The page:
Our conversation was lively and profound, and after the meal, when the four or five other guests had long left the dining room, it went on for hours. At dinner we saw each other again; later we played on the out-of-tune piano, exchanged more thoughts and impressions, and understood each other to the core. I felt great satisfaction. Here was a woman with a totally manly mind. Her words went straight to the point, steering clear of personal coquetry, while her freedom from prejudice enabled that radical intimacy in the exchange of experiences, moods, and sensations, which in those days was my passion. My longing was fulfilled: I had found a female companion with a sublime uninhibitedness that allowed nothing disquieting to rear its head, a companion with whom I could rest assured that nothing but my mind would be stirred, for the physical charm of this intellectual woman was that of a broom. Indeed, my confidence in this relationship only grew stronger, for as our spiritual intimacy increased, everything physical about Dunya Stegemann became more and more repellent to me, almost repulsive: a triumph of the spirit more dazzling than I could ever have longed for.   And yet...and yet: despite the perfection of our evolving friendship, and the innocence with which we visited each other in our apartments after we had left the boardinghouse, still there was often something between us, something that ought to have been utterly foreign to the lofty coldness of our idiosyncratic relationship.... It always stood between us just when our souls were about to bare their last and most chaste secrets to each other, and our minds were working to solve their subtlest mysteries.... An unpleasant impulse hung in the air, sullying it, making it hard for me to breathe.... She seemed totally unaware of it. Her strength and freedom were so unfettered! But I felt it, and suffered.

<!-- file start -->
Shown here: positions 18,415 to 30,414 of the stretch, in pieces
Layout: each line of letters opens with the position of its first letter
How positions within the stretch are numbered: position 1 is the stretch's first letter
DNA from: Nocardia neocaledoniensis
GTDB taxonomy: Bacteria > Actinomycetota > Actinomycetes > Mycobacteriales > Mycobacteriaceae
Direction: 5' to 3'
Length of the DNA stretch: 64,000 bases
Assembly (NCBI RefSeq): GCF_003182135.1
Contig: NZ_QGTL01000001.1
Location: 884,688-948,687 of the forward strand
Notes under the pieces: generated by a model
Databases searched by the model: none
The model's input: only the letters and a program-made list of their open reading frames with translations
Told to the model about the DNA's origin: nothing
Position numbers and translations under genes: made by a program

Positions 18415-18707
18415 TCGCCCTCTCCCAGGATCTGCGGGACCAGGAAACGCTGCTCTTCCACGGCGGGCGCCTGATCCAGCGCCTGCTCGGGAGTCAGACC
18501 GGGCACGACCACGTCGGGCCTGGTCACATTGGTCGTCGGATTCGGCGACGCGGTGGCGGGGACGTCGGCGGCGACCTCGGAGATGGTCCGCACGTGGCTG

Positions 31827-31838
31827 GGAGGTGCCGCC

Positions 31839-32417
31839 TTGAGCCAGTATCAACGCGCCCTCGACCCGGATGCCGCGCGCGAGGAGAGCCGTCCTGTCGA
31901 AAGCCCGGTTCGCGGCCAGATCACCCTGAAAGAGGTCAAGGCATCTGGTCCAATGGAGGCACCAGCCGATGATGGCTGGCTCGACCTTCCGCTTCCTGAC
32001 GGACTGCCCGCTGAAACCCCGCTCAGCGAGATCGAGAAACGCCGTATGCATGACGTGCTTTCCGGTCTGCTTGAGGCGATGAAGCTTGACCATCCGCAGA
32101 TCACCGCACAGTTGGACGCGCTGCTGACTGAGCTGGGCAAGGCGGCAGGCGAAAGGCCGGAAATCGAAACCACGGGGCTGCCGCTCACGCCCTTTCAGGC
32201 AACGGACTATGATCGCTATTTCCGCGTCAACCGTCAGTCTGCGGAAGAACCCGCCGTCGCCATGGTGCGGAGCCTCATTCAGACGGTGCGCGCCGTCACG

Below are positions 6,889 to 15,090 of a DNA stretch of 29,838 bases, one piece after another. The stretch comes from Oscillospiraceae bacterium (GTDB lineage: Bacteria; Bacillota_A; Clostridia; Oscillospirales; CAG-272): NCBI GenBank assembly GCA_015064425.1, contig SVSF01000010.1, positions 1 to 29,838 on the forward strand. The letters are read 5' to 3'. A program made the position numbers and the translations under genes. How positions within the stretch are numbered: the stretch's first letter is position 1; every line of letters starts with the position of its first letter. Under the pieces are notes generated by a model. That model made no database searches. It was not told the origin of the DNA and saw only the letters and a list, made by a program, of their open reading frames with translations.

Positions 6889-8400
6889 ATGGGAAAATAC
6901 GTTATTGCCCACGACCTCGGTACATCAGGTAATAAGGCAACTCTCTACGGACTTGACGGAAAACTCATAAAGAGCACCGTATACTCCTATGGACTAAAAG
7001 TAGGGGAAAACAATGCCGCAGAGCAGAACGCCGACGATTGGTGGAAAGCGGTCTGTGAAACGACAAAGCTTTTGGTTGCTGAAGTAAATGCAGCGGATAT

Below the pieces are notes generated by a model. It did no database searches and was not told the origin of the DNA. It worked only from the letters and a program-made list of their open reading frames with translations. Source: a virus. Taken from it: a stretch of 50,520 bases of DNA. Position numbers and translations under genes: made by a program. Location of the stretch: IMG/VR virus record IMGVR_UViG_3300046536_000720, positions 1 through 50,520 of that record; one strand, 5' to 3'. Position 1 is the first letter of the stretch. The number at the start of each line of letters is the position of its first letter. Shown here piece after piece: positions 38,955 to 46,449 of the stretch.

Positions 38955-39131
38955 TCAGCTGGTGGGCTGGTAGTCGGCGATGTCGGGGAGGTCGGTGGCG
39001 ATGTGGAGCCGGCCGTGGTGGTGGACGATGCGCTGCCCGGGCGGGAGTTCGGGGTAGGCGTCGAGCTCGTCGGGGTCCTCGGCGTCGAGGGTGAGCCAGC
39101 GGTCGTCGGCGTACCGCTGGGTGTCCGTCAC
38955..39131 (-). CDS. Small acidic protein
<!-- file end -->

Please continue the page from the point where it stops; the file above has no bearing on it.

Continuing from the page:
So one evening, more sensitive to each other than ever, we were sitting in my room engaged in a psychological discussion. She had eaten with me. Everything but the red wine, of which we were still partaking, had been cleared from the round table, and the completely unceremonious state in which we smoked our cigarettes was characteristic of our relationship: Dunya Stegemann sat upright at the table while I, facing in the same direction, was slumped down on the chaise lounge. Our probing, dissecting, and totally open—hearted discussion about the psychological state instigated by love in men and women took its course. But I was not at ease. I did not feel free and was perhaps unusually irritable, as I had drunk a great deal. That something was present...that vile impulse was in the air, sullying it in a way I found increasingly unbearable. An urge came over me as if to throw open a window, to banish this unfounded, disturbing feeling immediately and forever into the realm of nothingness. What I decided to voice had to be dealt with and was no stronger or more honest than many other things we had confided to each other. My God, she was the last person to be thankful for considerations of politeness and gallantry.